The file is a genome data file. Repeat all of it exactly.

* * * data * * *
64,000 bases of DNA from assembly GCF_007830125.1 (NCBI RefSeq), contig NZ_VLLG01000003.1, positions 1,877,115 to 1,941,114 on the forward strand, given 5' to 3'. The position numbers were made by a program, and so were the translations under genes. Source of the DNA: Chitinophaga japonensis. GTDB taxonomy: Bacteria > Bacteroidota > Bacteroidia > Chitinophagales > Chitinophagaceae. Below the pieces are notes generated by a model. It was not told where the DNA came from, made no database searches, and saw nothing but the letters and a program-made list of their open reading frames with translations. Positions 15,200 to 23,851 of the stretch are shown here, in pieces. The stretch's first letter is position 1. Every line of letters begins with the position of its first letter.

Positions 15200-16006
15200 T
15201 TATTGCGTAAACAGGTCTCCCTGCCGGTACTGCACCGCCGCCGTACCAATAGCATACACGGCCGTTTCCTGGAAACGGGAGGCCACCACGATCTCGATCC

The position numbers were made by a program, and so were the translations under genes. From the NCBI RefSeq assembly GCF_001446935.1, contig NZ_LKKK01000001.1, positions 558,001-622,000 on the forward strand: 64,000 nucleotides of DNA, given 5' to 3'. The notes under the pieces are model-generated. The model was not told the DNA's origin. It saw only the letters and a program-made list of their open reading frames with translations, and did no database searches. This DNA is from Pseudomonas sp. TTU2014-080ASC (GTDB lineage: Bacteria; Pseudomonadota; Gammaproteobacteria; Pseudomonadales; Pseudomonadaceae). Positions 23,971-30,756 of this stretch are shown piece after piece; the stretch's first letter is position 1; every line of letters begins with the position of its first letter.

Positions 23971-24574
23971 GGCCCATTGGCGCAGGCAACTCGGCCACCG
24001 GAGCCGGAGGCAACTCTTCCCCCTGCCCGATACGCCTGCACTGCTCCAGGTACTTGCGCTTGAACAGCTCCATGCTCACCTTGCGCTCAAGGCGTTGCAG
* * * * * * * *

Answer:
64,000 bases of DNA from assembly GCF_007830125.1 (NCBI RefSeq), contig NZ_VLLG01000003.1, positions 1,877,115 to 1,941,114 on the forward strand, given 5' to 3'. The position numbers were made by a program, and so were the translations under genes. Source of the DNA: Chitinophaga japonensis. GTDB taxonomy: Bacteria > Bacteroidota > Bacteroidia > Chitinophagales > Chitinophagaceae. Below the pieces are notes generated by a model. It was not told where the DNA came from, made no database searches, and saw nothing but the letters and a program-made list of their open reading frames with translations. Positions 15,200 to 23,851 of the stretch are shown here, in pieces. The stretch's first letter is position 1. Every line of letters begins with the position of its first letter.

Positions 15200-16006
15200 T
15201 TATTGCGTAAACAGGTCTCCCTGCCGGTACTGCACCGCCGCCGTACCAATAGCATACACGGCCGTTTCCTGGAAACGGGAGGCCACCACGATCTCGATCC

The position numbers were made by a program, and so were the translations under genes. From the NCBI RefSeq assembly GCF_001446935.1, contig NZ_LKKK01000001.1, positions 558,001-622,000 on the forward strand: 64,000 nucleotides of DNA, given 5' to 3'. The notes under the pieces are model-generated. The model was not told the DNA's origin. It saw only the letters and a program-made list of their open reading frames with translations, and did no database searches. This DNA is from Pseudomonas sp. TTU2014-080ASC (GTDB lineage: Bacteria; Pseudomonadota; Gammaproteobacteria; Pseudomonadales; Pseudomonadaceae). Positions 23,971-30,756 of this stretch are shown piece after piece; the stretch's first letter is position 1; every line of letters begins with the position of its first letter.

Positions 23971-24574
23971 GGCCCATTGGCGCAGGCAACTCGGCCACCG
24001 GAGCCGGAGGCAACTCTTCCCCCTGCCCGATACGCCTGCACTGCTCCAGGTACTTGCGCTTGAACAGCTCCATGCTCACCTTGCGCTCAAGGCGTTGCAG